To assess reliability of Guy's, Seoul National University renal stone (S-RESC) and S.T.O.N.E. scores in percutaneous nephrolithotomy (PCNL) and assess utility in discriminating outcomes [Stone free rate (SFR), complications, need for multiple PCNL sessions and auxiliary procedures] valid across parameters of experience of surgeon, independence from surgical approach, and variations in institution-specific instrumentation.
Prospectively maintained database of 2 tertiary institutions was analysed (606 cases). Institutes differed in instrumentation while overall surgical team comprised - two trainees (experience <100 cases), two junior consultants (experience 100-200 cases) and two senior surgeons (experience >1000 cases). Scores were assigned and reassigned after 4 months by one trainee and expert surgeon. Interrater and test-retest agreement were analysed by Cohen's kappa and Intraclass correlation coefficient. Multivariate logistic regression models were created adjusting outcomes for the institution, comorbidity, amplatz size, access tract location, the number of punctures, the experience level of the surgeon, and individual scoring system, and receiver operating curves were analysed for comparison.
Despite some areas of inconsistencies, individually all scores had excellent interrater and test-retest concordance. On multivariable analyses while the experience of the surgeon and surgical approach characteristics (such as access tract location, amplatz size, and number of punctures) remained independently associated with different outcomes in varying combinations, calculus complexity scores were found consistently independently associated with all outcomes. S-RESC score had a superior association with SFR, the need for multiple PCNL sessions and auxiliary procedures.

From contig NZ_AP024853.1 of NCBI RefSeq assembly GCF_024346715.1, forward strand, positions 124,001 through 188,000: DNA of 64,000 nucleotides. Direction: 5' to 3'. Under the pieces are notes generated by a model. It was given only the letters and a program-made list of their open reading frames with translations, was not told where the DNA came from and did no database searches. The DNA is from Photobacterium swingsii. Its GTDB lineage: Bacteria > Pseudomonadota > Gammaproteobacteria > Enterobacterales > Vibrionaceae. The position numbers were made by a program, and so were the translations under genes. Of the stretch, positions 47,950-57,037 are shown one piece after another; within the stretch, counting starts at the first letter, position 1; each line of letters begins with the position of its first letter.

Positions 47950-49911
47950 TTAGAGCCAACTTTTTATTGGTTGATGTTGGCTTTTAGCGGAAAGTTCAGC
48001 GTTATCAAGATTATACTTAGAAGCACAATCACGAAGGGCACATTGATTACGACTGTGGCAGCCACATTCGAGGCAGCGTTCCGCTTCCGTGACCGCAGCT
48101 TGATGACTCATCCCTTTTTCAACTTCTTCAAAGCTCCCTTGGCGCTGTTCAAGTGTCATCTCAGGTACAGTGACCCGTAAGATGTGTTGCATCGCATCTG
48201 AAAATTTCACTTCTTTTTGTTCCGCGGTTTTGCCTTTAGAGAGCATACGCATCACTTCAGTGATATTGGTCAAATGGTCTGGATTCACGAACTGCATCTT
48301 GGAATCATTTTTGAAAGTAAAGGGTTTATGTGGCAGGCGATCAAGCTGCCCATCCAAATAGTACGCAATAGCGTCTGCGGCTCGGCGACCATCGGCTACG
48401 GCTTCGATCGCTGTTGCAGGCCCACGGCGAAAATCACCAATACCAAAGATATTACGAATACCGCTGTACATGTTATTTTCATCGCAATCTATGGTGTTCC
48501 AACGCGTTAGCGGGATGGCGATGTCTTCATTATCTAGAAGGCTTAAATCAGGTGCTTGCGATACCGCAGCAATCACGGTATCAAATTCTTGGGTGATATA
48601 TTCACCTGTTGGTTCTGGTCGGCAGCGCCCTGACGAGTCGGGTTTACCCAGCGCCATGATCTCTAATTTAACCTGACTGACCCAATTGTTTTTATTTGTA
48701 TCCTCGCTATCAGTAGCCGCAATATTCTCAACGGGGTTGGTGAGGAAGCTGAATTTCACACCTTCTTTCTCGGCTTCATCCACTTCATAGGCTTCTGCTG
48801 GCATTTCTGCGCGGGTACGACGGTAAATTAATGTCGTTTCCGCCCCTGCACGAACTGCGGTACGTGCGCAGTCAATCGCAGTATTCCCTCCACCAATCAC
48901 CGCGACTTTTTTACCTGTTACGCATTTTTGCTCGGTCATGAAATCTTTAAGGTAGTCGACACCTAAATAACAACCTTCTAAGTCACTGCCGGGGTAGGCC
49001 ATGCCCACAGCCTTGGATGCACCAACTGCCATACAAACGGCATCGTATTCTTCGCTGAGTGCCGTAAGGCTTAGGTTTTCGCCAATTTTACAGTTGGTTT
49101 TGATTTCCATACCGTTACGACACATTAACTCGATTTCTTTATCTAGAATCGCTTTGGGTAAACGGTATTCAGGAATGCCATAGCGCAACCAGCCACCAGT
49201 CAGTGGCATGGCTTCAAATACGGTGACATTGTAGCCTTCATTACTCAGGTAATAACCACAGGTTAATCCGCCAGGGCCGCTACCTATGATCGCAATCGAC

Individually all scoring systems performed well. On cross comparison, S-RESC score consistently emerged more superiorly associated with all outcomes signifying the importance of the distributional complexity of calculus (which also indirectly amalgamates influence of stone number, size, and anatomic location) in discriminating outcomes. Our study proves the utility of scores in prognosticating multiple outcomes and also clarifies important aspects of their practical application including future roles such as benchmarking, audit, training and objective assessment of surgical technique modifications. This article is protected by copyright. All rights reserved.
BJU international. 2016 Jul 22 [Epub ahead of print]
Jiten Jaipuria, Manav Suryavanshi, Tridib K Sen
Go “Beyond the Abstract” - Read an article commentary written by the authors
DNB Urology trainee, Department of Urology, Sri Sathya Sai Institute of Higher Medical Sciences, Prashanthigram, Anantapur District, Andhra Pradesh, India., Head- Endourology and Robotic Surgery, Institute of Nephrology and Urology, Medanta - The Medicity, Gurgaon, India, 122001., Department of Urology, Sri Sathya Sai Institute of Higher Medical Sciences, Prashanthigram, Anantapur District, Andhra Pradesh, India, 515134.